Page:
10 May 2022

Surveillance systems and internet rules: Blunting China’s techno-totalitarianism

Klon Kitchen

Hello, and happy Thursday! On this date in 1961, astronaut Alan B. Shepard Jr. made a 15-minute suborbital flight, becoming America’s first space traveler. And now, 61 years later, a civilian company will be returning three astronauts to Earth tomorrow.

Today’s newsletter has two related stories. The first discusses a possible ramping up of U.S. sanctions against a Chinese surveillance company and the second explains how Iran is following the Chinese model of internet surveillance. Taken together, these stories try to explain why aggressive action is critical if Washington wants to blunt Beijing’s development and export of techno-totalitarianism. I hope it’s helpful.

How the West Was One

Dr Michael Howell

A world without the US dollar is a near impossible thought. But spurred on by the Russia–Ukraine conflict and the extension of sanctions, many now see a fast-growing challenge to the US dollar’s dominance from rival units such as the Chinese yuan.

Doubters point to the fall in the US dollar’s share of forex reserves from 73% in 2001 to under 59% today. Academics widely predict that the world is heading for a multipolar currency system. There is even a clamour to label these new configurations ‘Bretton Woods II’ or even ‘Bretton Woods III’, after the 1944 world monetary conference which set out the currency contours that underpin the international liberal order.

Can the Intelligence Community Tell What’s Brewing in Afghanistan?


Whenever the United States gets traumatized by the unexpected abroad, discussion inevit ably  start about the inadequacy of American intelligence collection and analysis.There is truth behind this reflex response: US intelligence organizations, particularly the two largest and most consequential, the Central Intelligence Agency (CIA) and the National Security Agency (NSA), the latter of which is responsible for the bulk of America’s intercept of foreign communications and other digital treasure troves, often don’t perform as envisioned. Criticisms of the NSA usually revolve around timeliness—seeing and analyzing the intercepts soon enough—and the unavoidable mathematical problems that give encryption an advantage over decryption. AndLangley has a way of confidently repackaging establishment biases, in both analysis and operations, which makes it comfortable speaking “truth” to power except when conventional wisdom fails. Weapons of mass destruction—seeing them when they’re not there, not seeing them when they are—revolutionary movements, and religious terrorism have been challenging subjects for Langley to get ahead of. And the Directorate of Operations, the outfit that makes the CIA special among America’s intelligence services, has long-standing problems with agent recruitment—a chronic inability to put the right operatives on difficult targets long enough to develop creative approaches and a promotions system that rewards case officers who recruit by volume not quality—that may well have given us, among other things, nearly useless agents against the Taliban and Al-Qa’ida.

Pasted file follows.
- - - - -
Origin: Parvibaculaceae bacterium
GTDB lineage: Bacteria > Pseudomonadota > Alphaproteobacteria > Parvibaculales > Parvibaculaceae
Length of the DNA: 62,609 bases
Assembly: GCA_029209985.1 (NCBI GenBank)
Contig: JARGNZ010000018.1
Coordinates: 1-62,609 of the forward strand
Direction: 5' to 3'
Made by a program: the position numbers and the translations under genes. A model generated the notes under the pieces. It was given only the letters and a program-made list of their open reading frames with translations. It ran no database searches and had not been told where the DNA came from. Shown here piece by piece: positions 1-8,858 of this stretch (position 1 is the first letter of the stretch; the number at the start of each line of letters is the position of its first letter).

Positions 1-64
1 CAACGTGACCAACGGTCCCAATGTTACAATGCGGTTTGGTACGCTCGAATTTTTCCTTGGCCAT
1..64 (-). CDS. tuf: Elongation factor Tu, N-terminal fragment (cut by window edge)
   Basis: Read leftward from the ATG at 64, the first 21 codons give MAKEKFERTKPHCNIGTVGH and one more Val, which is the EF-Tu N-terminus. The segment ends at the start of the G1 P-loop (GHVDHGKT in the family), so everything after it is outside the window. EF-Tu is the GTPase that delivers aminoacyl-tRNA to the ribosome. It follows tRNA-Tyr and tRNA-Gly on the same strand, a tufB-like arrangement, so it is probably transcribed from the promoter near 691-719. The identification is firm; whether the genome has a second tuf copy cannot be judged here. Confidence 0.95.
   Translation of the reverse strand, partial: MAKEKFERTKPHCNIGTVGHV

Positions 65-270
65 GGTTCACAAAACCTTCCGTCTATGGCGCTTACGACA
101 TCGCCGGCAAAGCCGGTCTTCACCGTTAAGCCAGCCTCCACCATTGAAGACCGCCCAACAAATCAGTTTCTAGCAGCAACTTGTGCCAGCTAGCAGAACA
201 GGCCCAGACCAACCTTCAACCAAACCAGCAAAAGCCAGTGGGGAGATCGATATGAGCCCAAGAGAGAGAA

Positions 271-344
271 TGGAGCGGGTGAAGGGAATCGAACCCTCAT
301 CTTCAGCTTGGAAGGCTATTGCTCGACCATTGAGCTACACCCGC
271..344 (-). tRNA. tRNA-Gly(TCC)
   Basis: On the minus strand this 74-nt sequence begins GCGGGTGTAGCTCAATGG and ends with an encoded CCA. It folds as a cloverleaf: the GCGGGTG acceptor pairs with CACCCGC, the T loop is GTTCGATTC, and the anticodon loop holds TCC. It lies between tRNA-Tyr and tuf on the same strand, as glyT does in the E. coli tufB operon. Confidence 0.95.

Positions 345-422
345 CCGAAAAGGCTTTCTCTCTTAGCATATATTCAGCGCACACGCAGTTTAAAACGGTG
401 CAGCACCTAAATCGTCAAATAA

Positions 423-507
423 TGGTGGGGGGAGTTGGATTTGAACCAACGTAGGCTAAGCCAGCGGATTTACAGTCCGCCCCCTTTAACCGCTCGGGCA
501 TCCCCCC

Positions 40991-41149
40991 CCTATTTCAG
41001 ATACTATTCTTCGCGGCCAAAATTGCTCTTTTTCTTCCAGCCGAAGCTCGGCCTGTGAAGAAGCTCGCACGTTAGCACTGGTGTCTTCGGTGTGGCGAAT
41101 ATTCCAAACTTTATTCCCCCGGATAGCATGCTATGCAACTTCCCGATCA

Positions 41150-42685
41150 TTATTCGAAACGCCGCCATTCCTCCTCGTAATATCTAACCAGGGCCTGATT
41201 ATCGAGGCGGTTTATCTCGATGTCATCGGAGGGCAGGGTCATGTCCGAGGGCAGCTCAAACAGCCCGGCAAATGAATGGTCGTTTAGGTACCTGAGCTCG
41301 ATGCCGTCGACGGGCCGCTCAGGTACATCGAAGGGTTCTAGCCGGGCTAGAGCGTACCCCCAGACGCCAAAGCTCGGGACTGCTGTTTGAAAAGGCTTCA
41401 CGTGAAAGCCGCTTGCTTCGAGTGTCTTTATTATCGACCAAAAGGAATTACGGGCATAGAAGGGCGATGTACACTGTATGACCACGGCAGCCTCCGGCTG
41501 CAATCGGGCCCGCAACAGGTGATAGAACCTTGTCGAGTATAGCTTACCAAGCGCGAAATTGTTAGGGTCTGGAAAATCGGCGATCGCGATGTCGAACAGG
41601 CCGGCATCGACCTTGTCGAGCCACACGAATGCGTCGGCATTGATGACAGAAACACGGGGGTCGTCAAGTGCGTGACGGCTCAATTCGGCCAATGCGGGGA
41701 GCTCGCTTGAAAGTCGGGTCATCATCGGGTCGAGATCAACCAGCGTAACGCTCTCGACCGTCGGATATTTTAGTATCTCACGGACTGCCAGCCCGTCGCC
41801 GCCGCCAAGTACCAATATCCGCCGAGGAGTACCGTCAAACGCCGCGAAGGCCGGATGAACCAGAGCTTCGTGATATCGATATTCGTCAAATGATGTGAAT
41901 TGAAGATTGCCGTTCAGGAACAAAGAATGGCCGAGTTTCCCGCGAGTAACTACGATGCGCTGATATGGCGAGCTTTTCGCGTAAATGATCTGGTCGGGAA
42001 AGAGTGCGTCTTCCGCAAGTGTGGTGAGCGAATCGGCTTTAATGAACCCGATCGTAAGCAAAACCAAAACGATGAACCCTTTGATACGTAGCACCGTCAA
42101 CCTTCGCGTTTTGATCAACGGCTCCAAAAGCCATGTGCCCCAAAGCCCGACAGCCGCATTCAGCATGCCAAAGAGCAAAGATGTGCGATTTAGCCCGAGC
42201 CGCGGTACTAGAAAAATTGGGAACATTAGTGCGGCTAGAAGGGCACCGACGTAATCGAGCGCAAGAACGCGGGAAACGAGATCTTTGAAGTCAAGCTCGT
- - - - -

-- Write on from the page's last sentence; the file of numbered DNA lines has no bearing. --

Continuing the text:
How AI Would - and Wouldn't - Factor Into a U.S.-Chinese War

Ryan Fedasiuk

In March, a largely overlooked, 90-page Government Accountability Office study revealed something interesting: This summer, the Pentagon is getting a new AI Strategy.

Between shaping ethical norms for AI and establishing a new Chief Data and AI Officer, it’s clear top brass have big plans for the technology, though the report is light on the details. Released in 2018, the last AI Strategy laid the scaffolding for the U.S. military’s high-tech competition with China. But over the past four years one thing has become apparent: The United States needs a balanced approach to AI investment — one that doesn’t simply guard against threats, but also imposes costs on a Chinese force that sees AI as the key to victory

What the China-Solomon Islands Pact Means for the U.S. and South Pacific

Zongyuan Zoe Liu

Is China’s deal with the Solomon Islands another sign that it is growing more influential in the South Pacific?

The bilateral security cooperation agreement signed in April reflects Beijing’s longtime engagement with and growing influence in the South Pacific. Since President Xi Jinping took office, the Chinese government has twice elevated China’s diplomatic partnership with the region. Eight countries in the region are China’s comprehensive strategic partners, the highest classification of diplomatic partnership in China’s foreign relations. Top Chinese officials have frequently visited the region, with Xi attending summits there in 2014 and 2018.